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Dr. Martin Lee, vice president, clinical research and development

“Every baby deserves to grow and develop. At Prolacta, our work is and always will be about saving the lives of babies.”

I’ve been with Prolacta since Day One. It was nearly 20 years ago that I became the company’s first official employee, and I’ve never looked back. Joining Prolacta is the best career decision I ever made.

At Prolacta, I’ve helped make history by pioneering 100% human milk–based nutritional products for premature infants. Together, we have benefited more than 63,000 fragile babies throughout the world and counting.

In those early days, I had the rare opportunity to be a part of something that had never been done before – to build a brand-new industry from the ground up in the field of human milk science.

It started with an idea that feeding fragile premature infants a diet derived exclusively from human milk could help address the many complications and feeding intolerance issues associated with cow milk-based nutrition. We worked with scientists from around the world to create the first and only human milk–based neonatal nutritional fortifier made from 100% donor breastmilk – and conducted our first clinical trial in 2007. This proved to be the turning point for our company.

“I’ve been with Prolacta since Day One, and can honestly say that working here is by far the pinnacle of my 40-year scientific career.”

Results from that study not only demonstrated improvements in the devasting complications that affect premature infants, such as necrotizing enterocolitis, but also reduced hospital costs. It’s an honor to have been a part of this landmark study, and to continue to help in the innovation process that results in products that help save neonatal patients from the devastation of prematurity.

In my role as vice president, clinical research and development, I am able to continuously sharpen my clinical research skills by organizing studies on our products that have never been done before, and producing data that supports new ideas. In fact, I am currently working on new clinical studies in infants who are born with cardiac and gastrointestinal defects to demonstrate how Prolacta’s Exclusive Human Milk Diet can help them. We do this not because these are huge populations – in fact, fewer than five out of 100,000 infants are born with single ventricle pathology – but because we know that a specialized human milk fortifier could help support their growth and recovery.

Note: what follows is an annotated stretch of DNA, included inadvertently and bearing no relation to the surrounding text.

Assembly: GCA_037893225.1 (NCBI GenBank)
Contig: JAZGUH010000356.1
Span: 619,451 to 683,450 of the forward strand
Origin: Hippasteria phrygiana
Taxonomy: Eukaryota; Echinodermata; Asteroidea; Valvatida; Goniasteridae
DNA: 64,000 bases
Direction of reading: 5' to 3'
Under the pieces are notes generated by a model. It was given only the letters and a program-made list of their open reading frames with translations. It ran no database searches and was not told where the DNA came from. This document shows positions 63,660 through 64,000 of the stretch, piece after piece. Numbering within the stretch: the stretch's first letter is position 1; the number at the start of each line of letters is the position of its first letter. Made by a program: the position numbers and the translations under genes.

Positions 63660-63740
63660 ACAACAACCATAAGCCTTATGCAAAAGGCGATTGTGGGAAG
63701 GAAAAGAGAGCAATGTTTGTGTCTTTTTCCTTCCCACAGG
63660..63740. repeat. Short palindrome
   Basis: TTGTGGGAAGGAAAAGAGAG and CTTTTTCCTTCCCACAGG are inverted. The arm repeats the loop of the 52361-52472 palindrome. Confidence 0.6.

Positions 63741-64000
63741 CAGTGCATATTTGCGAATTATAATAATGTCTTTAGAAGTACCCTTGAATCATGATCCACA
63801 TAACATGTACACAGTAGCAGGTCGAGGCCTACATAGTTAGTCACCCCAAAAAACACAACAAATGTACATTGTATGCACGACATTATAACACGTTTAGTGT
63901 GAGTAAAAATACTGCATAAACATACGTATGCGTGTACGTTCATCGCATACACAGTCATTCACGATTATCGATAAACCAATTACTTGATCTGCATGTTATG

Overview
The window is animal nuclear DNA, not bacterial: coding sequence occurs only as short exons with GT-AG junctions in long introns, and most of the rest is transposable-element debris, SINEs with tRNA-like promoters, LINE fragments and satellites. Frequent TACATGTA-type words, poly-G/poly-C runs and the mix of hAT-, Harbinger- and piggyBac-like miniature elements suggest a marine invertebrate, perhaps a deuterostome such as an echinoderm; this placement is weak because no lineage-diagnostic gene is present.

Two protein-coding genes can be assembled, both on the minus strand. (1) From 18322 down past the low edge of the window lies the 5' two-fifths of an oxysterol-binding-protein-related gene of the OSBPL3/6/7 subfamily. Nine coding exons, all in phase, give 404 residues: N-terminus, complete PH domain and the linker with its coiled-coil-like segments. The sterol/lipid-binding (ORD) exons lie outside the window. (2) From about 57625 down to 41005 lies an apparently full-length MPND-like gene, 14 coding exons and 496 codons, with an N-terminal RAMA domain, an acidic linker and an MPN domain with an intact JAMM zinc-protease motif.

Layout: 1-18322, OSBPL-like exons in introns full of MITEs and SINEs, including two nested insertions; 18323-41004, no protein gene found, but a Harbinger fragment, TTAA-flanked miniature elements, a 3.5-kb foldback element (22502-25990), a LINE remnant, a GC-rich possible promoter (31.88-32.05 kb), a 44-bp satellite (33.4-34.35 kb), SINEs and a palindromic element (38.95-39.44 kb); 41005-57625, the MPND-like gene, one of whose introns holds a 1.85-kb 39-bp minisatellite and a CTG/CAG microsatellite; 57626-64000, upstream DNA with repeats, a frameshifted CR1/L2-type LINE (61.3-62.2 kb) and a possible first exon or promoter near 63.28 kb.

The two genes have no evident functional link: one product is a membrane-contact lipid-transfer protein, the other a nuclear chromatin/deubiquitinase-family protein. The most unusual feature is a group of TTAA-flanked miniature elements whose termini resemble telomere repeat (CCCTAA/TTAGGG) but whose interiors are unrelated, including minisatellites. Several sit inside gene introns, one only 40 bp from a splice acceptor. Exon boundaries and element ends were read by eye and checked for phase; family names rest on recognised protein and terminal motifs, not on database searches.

“The idea of potentially helping any infant with the precious gift of human milk is what Prolacta is all about.”

As the first employee, it’s been awe-inspiring to see the company grow from a team of two – myself and the founder – to a thriving team of more than 300 employees from around the world. Everyone at Prolacta is passionate about what they do and I love working with each and every team member. There’s a strong sense of comradery that reverberates throughout the company. All of us truly believe that we’re working to make a difference in the world and save lives.

“This isn’t just a job. It’s a quest to change the world. We’re striving to ensure that every baby receives the human milk they need and deserve to survive and thrive.”

I’ve authored or co-authored more than 240 scientific studies. Prior to Prolacta, I spent more than 20 years working at some of the world’s top healthcare companies. I’ve also been an adjunct professor at the University of California, Los Angeles since 1979, and a professor at Charles R. Drew University since 2000.

However, none of these career experiences compare to the meaningful impact I’ve made on the neonatal population in my role at Prolacta, and I am reminded of the value of our work every year. During the holidays, each employee receives an ornament with a number on it. That number represents the number of babies’ lives saved that year from our team efforts. In 2019, that number was 774.

For me, this represents the culmination of the work I embarked on almost 20 years ago at Prolacta. We’ve done great things and will continue to do so as we show the difference that human milk nutrition can bring to vulnerable populations worldwide.